Harold Drake, Sr... A life of service
GIANTS OF SAN JUAN
by Buckley Jensen
Four days after Christmas in l922, a Navajo father took his tiny, premature new-born son from his hogan into the bitter cold. He placed his son on a blanket on the frozen ground and began chanting a blessing.
He anointed the baby’s feet, knees, waist, shoulders, chin, mouth, forehead and head with corn pollen. In this early morning ceremony somewhere in the great silent wilderness near Navajo Mountain, Harold Drake was dedicated to become an athlete, a leader and a man born to travel.
Few Navajo babies receive such a blessing. Only sons of medicine men bless their sons, and Harold Drake was the son of a medicine man.
Little Harold sprang from the Salt (Ashiihi) Clan. His mother was Mabel Begay; his father was Richard Navajo of the Many Goats (Tlizi Lani) Clan from Piute Farms.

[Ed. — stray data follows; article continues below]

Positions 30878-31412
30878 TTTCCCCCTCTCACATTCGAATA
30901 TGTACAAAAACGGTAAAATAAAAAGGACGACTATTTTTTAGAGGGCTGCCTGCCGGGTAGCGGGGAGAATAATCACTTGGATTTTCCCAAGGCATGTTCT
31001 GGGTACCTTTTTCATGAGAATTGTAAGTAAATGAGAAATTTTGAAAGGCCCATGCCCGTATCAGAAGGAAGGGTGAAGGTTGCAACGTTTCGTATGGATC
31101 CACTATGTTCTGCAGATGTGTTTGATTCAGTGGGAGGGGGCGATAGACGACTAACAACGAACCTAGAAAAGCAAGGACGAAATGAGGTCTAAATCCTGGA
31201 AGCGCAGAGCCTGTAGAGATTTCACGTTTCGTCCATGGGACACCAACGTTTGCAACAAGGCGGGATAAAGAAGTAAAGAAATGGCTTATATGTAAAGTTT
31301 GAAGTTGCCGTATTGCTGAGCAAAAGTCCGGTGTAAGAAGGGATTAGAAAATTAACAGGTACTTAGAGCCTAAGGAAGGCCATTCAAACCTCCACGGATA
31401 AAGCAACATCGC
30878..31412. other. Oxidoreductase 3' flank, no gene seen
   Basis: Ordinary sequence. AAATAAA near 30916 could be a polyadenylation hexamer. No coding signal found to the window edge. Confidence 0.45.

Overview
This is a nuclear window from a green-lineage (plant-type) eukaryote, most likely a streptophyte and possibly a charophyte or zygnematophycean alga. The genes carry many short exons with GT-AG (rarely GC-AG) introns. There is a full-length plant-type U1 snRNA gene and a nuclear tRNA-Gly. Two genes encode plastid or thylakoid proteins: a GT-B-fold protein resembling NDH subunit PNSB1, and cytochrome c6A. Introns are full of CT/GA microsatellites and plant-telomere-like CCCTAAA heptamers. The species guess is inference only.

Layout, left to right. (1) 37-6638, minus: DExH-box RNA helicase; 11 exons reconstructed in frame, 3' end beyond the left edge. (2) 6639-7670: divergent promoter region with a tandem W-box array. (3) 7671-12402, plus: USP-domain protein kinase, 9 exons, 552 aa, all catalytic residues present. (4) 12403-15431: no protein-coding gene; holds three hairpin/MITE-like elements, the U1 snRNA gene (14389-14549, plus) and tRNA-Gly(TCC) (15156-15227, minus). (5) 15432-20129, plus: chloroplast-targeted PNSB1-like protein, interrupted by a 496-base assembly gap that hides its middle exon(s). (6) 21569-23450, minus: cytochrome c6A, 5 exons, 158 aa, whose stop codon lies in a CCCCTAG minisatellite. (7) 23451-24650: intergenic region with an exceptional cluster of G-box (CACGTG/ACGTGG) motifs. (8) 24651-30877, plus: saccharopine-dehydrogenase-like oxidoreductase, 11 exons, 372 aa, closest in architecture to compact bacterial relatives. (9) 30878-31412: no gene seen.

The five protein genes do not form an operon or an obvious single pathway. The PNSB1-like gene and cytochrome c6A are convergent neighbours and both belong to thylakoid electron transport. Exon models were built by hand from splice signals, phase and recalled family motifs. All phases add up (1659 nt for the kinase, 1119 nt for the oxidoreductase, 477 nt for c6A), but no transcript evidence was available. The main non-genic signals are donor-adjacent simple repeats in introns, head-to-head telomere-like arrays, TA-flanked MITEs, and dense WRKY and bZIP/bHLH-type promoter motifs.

At age seven, Harold was taken to a Nida (traditional Navajo dance ceremony) by his Aunt Cleo. While there, two men approached Cleo and told her that if she did not send Harold and her own children to boarding school, she would be put in jail.
Later in life, Harold recalled, “The Bureau of Indian Affairs hired policemen to round up school-age kids to go to boarding school. I vividly remember being taken to Tuba City in a 1930 Model-T Ford by a policeman named Jim Maloney.
“At school they cut off my bun, (hair) and threw it in a waste basket. I never got my turquoise earrings back. It was a lonely year. There was no such thing as Thanksgiving and Christmas vacation. We stayed there the whole nine months because there was no money for us to go home.